CACP Speaker Series features founder and principal of Toshiko Mori Architect on Sept. 9

By Nicole Chavez
Communications & Development Coordinator

(August 26, 2015) -- The UTSA College of Architecture, Construction and Planning’s 2015-16 Speaker Series begins with Toshiko Mori, the Robert P. Hubbard Professor in the Practice of Architecture at the Harvard University Graduate School of Design and principal of Manhattan-based Toshiko Mori Architect. She is also the founder of VisionArc, a think-tank which connects local and global issues to mobilize design initiatives for a more sustainable future. Her talk, “Architecture Connects,” will be presented free and open to the public at 5:30 p.m. Wednesday, September 9 in the Buena Vista Building’s Aula Canaria Lecture Hall (BV 1.328) on the UTSA Downtown Campus.

Mori is a socially engaged, environmentally responsive architect whose work is driven by concept rather than style. Her intelligent approach to sensitive siting strategies and innovative use of materials reflects a creative integration of design and technology. She is often noted for her manipulation of natural light and thoughtful sequencing of rooms. Mori’s application of research-based design has resulted in numerous invitations to lectures and conferences around the world. She frequently speaks about topics such as scarcity-driven design, the future of urban environments, and the role of the arts in improving communities. 

Established in 1981, Toshiko Mori Architect is known for a diverse body of projects that have received numerous design awards. The firm highly values material exploration, technological invention, and theoretical provocation. Recent work includes theater, library, and museum projects in New York City, the Hudson Yard Park and Boulevard, institutional projects for Brown University and Syracuse University, and a lab facility for the Novartis Cambridge Campus. TMA is also engaged in master plans for NYU, the Buffalo Botanical Gardens, and the Brooklyn Public Library.

In March of 2015, Mori and her team completed work on Thread, a cultural center and artist residency in the tiny Senegalese village of Sinthian. The project began as a class assignment at Harvard GSD and became a reality when Mori offered her firm’s services pro bono and hired a former student as an associate to adapt the structure he had designed for the class. One of the first community centers of its kind in the region, Thread was built over nine months by local laborers and craftsmen employing traditional techniques and modern construction methods. The pitched roof siphons rainwater and channels it into a reservoir, collecting around 200,000 gallons of water a year. The design was honored with an AIA New York chapter award and was selected for the 2014 Venice Architecture Biennale.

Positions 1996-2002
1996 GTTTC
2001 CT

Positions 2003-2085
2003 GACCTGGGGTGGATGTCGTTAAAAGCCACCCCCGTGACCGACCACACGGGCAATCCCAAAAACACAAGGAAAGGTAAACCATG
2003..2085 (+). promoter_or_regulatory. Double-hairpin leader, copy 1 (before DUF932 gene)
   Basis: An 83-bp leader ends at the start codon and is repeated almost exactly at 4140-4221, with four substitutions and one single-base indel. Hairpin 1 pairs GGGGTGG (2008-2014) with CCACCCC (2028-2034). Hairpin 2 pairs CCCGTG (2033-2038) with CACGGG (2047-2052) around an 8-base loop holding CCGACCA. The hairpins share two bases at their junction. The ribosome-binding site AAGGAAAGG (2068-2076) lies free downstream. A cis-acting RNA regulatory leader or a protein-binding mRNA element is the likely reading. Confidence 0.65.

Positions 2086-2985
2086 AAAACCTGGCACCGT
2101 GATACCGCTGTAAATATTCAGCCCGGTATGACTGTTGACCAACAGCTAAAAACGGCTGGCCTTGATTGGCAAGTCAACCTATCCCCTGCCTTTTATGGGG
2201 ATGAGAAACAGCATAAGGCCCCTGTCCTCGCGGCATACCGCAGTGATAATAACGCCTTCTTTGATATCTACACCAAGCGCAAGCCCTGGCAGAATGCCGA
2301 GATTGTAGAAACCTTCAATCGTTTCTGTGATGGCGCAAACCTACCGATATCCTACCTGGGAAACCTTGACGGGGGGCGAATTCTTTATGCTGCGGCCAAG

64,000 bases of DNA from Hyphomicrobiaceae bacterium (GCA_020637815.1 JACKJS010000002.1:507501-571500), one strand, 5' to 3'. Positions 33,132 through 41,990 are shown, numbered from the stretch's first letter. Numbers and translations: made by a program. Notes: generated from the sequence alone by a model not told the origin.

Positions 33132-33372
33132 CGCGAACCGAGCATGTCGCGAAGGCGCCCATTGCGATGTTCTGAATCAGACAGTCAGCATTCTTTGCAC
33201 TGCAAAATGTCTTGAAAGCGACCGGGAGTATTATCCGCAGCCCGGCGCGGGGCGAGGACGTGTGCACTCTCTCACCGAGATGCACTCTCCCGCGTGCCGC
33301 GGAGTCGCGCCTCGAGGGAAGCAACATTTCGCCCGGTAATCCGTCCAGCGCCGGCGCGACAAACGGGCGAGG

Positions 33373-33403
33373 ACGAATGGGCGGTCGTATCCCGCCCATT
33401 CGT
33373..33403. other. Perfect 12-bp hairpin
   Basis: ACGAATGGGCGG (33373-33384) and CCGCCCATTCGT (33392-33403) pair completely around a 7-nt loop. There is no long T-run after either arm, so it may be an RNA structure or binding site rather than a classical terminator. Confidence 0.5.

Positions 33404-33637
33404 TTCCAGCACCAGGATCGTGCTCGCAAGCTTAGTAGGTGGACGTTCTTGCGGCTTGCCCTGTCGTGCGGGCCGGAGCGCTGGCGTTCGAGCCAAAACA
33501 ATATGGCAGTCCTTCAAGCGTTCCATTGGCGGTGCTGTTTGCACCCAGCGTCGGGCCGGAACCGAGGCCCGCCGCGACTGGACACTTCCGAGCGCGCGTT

Mori taught at the Cooper Union School of Architecture from 1983 until 1995, when she joined the Harvard GSD faculty with tenure. She has also been a visiting faculty member at Columbia University and Yale University. Mori has received numerous awards and her work has been exhibited and published internationally. She received the Academy Award in Architecture, from the American Academy of Arts and Letters, and the Medal of Honor from the AIA New York Chapter. In 2014, Mori was named to Architectural Digest’s AD100 list, which honors the world’s top talents in architecture and design.

UTSA College of Architecture, Construction and Planning Speaker Series
Sept. 9 – Toshiko Mori of Harvard GSD, Toshiko Mori Architect, and VisionArc
Sept. 23 – James McClintock, Endowed Professor of Polar & Marine Biology at UAB
Oct. 14 – Andres Jaque, Founder and Director of Andres Jaque Architects/Office for Political Innovation

The UTSA College of Architecture, Construction and Planning Speaker Series brings design professionals from around the world to UTSA to share their expertise on a variety of topics with the local community. For this event, free parking is available in UTSA parking lot D-3 under I-35. For more information, contact Nicole Chavez at or 210.458.3121.